In the course of our conversation with the students, someone suggested that if Ezra’s relatives were committed to starting a new chapter in the history of their family’s relationship to fascism, they could take in refugees at the castle.  What message might that send, versus hosting students from a country their ancestor forsake?

Sure enough, I’ve just gotten word that as the returned from our visit they introduced their hosts to  Every Campus a Refuge, a project started at Guilford that encourages academic campuses to open some part of their space to refugees transitioning into permanent housing.  It makes so much sense.  Colleges or even study abroad housing are set up with dorms, cafeterias and built-in opportunities to meet other people.  It’s a new take on an institutional structure we take for granted as static or inflexible, and it’s a beautiful alternative to building walls or turning inward when we reach unfamiliar territory.

Harder to Stay than I thought

It’s not really slowed down at all here. We’ve just gotten back from a 4 day trip to Torino and surrounding areas for a series of talks. It’s a beautiful part of Italy I rarely thought about before the Olympics were here a few years back. I guess it’s been 4 years and I’m not even paying attention to the ones going on right now

There’s plenty to think about.  It’s not as easy as I thought to just wander the earth.  Turns out there is a wave of anti-immigration sentiment in this country and my place here, as blessed as I am, is challenged as a result.   There’s signs of  changing demographics all around.  Just up the road from Fede’s family’s farm, the little town of Galeata has the largest percentage of immigrants as it’s total population in all of Italy. It’s not big and not terribly strange to me as person raised in the nation of immigrants but I can tell people aren’t really advertising their diversity.   There’s folks from West Africa, Eastern Europe, Morocco and Northern Africa.  They’ve come to do much of the same work that immigrants do in the US.  Cleaning houses, manual labor, etc.  The folks up the road mostly work in a huge chicken processing plant. 

Many Italians appear to be freaking out about this.  Especially in this conservative, white Northern part of the country, many figures in politics are capitalizing on the age-old fear of change to gain political points.  The Lega Nord, one of the most extreme right parties (who flesh out the radical fringe of Berlusconi’s right-wing coalition) are reportedly famous for open support of fascism and accusations that immigrants are subhuman.  These guys have proposed succeeding from poorer, darker Southern Italy even.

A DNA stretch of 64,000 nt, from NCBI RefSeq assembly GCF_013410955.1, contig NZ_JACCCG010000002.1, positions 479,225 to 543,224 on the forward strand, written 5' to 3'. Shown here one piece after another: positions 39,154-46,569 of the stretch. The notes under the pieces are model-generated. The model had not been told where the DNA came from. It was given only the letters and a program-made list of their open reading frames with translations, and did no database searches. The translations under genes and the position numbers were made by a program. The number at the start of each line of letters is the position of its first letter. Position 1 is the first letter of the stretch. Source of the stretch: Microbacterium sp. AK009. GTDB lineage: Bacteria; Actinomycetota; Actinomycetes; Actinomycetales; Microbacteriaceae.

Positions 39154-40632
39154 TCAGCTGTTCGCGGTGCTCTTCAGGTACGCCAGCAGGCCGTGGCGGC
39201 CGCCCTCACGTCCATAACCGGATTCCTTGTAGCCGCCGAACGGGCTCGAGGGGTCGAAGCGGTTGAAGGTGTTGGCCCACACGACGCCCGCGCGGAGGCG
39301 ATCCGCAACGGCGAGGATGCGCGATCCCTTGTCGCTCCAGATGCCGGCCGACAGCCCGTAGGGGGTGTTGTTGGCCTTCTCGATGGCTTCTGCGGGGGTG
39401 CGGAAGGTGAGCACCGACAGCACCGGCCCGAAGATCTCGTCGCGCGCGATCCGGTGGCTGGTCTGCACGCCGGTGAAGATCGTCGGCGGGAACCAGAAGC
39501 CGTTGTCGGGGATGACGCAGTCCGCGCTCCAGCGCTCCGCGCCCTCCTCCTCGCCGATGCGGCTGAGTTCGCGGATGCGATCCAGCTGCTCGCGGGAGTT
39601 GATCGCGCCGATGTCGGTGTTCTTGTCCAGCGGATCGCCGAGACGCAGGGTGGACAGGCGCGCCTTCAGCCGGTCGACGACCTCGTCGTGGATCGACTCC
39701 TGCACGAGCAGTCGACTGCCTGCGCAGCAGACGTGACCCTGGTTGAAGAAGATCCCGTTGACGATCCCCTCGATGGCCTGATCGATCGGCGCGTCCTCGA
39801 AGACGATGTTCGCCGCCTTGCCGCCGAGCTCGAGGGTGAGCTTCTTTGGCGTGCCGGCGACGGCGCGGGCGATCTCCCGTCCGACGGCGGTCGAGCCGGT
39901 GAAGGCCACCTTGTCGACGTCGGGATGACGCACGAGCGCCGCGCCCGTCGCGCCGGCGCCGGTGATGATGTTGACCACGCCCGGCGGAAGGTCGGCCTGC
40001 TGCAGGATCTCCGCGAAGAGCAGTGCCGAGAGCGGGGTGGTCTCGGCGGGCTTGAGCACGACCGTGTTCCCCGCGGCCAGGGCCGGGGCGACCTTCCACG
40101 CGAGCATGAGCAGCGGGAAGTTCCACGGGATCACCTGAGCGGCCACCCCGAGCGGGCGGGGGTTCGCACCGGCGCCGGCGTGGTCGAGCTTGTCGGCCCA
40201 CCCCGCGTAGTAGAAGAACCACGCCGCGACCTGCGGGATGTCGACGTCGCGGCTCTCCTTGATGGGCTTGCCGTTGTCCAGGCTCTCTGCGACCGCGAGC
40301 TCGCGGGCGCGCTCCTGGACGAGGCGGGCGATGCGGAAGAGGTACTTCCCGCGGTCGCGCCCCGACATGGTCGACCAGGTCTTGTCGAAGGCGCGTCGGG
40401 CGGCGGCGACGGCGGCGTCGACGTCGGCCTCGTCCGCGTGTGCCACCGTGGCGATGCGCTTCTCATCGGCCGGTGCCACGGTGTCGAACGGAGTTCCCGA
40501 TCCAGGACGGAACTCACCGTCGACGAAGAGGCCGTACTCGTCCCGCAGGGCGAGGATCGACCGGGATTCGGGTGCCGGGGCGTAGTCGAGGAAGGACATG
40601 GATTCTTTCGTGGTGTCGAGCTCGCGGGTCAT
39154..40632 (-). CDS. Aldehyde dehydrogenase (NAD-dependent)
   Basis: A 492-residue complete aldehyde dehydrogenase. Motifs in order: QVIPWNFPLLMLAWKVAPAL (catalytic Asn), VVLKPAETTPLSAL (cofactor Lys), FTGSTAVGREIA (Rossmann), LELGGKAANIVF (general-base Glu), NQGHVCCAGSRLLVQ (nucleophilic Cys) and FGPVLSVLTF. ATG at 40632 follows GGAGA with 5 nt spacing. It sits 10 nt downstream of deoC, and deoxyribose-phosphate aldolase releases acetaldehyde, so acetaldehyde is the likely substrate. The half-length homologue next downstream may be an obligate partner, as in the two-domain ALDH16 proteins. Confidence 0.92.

I come into this picture as a small drop in the ‘extracommunitarian’ unEuropean wave.  New legislation and widespread mistrust have made it harder and harder to get a visa to stay here.   After visiting office after office, talking to person after person who half-knows a part of increasing net of red tape, I’m really feeling a lot of sympathy for the people who really want to come here just to feed their families.  I’m white.  I’ve got options.  But if I want to stay here I have to go through a whole series of hoops that could take years.  I’d like to try but I can’t even apply from inside the country I’m learning.   What about all the other folks just looking for a break?  This country’s riches, like my own, are built on the backs of the poor. 

To add insult to injury, those folks that DO make it here, like those in the US, are increasingly subject to really bald racism.  Take this sign we came across in one of the little villages we spoke in yesterday.

We met with folks from this town and asked what they thought about their mayor posting signs like this at every entrance to their village.  They all seemed to be appalled, but apparently it’s been years they’ve been up and they’re still there. 

I didn’t get a chance to take a picture of my addition to this sign, but it felt like a bit of a hopeless gesture on my part.  Shame on them.